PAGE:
Lastly – you get two! Panels A and B are independent and identical in capability, so if you want you can play two pianos, two organs and two synths, each with their own effects simultaneously.
At first we misunderstood the Nord. The manufacturers blurb said something to the effect that the Stage was the ultimate live keyboard.
So naturally, we assumed it would also have loads of MIDI outputs, pedals and controllers, which would enable it to sit in the middle of a complex live set-up and run the whole show.
We also thought that it would have loads of sounds in it to remove the need for extra modules and keyboards in a live rig – otherwise what do you get for the best part of two grand?
But, as the manual correctly points out: the best tool isn't a Swiss army knife and there are no bells and whistles here.
The Stage simply sets out to be a highly playable and expressive instrument that contains the few essential sounds and effects that will never go out of style and will be the next best thing to having genuine instruments at hand.
The genius stroke is providing the synth and effects. These enable you to take the classic sounds and colour them in the way you want to make them work in many different contexts.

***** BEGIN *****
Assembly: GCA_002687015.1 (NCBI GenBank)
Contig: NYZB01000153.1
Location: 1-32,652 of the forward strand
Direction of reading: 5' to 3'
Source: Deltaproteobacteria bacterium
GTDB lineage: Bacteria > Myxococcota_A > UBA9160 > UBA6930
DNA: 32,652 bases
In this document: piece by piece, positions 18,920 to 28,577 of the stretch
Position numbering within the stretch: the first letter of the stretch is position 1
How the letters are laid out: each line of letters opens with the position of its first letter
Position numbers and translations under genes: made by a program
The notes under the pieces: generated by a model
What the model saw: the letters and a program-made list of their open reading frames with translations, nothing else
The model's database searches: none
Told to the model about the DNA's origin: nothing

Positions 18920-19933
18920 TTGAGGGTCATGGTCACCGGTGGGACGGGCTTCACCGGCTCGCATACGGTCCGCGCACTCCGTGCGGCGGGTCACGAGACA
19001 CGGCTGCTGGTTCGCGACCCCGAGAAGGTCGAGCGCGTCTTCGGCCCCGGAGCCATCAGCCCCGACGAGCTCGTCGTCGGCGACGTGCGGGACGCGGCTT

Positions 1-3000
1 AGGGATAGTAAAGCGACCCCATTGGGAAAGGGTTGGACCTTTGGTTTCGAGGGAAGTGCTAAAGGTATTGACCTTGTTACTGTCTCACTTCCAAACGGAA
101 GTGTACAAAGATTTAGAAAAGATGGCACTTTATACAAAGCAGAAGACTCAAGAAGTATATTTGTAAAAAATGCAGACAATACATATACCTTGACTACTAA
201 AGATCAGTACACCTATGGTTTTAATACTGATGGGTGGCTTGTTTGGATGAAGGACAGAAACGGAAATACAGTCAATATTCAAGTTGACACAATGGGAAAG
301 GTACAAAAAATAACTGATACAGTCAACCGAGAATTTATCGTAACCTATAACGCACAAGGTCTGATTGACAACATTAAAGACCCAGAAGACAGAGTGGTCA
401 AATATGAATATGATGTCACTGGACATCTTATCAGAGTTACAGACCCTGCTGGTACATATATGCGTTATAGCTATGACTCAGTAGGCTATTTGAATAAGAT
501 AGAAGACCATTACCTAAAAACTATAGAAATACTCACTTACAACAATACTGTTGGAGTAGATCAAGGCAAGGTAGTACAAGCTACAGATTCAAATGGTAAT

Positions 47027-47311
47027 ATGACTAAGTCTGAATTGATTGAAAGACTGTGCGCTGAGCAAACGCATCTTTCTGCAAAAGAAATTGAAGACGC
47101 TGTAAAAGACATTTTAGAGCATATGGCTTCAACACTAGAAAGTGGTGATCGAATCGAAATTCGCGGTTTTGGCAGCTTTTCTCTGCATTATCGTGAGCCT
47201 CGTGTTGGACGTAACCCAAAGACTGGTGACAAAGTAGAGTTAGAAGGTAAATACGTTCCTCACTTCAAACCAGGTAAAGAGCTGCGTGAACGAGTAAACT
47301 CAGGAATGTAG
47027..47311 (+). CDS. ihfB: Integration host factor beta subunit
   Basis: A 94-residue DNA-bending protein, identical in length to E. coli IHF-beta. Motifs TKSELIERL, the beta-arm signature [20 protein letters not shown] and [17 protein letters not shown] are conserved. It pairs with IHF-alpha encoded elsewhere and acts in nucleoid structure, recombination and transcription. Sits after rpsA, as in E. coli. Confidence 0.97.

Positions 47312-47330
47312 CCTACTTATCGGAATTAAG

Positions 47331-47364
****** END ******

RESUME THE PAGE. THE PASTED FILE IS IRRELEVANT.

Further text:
It's a one-stop shop, because the EQ, amp simulation and compression are exactly the tools needed to sit these great fat sounds into a busy mix.
Alternatively, it needs to sound pretty good as a solo instrument. The moment most big workstation keyboards try and be a real piano is usually the moment when they fall over, so what makes the Stage any better than them?
The control panel is divided into seven distinct sections. First, on the far left, is the Master Level/Rotor Section.
It's the master volume control for headphones and the Stage's four outputs which can be assigned in the system menu. Outs three and four can be another stereo pair or two separate monos.
The rotary speaker controls are placed here to be near the organ section, but actually appear in the signal path after the effects section.
This ensures that dual-manual organs you might create (using the Panel A and B function) share the same Leslie, and also that final level alterations will drive the effect and create distortion in a realistic way.
The rotary effect can be applied to all of the instruments, has a stop/start and fast/slow button, and can have its attributes changed with morph or aftertouch control.
Next up is the organ section, dominated by its nine 'virtual' drawbars. If you're going to make a realistic instrument you might as well have real drawbars – right?
The obvious advantage is that recall positions are instantly visible, but so much about Hammond playing is about physically grappling with the thing.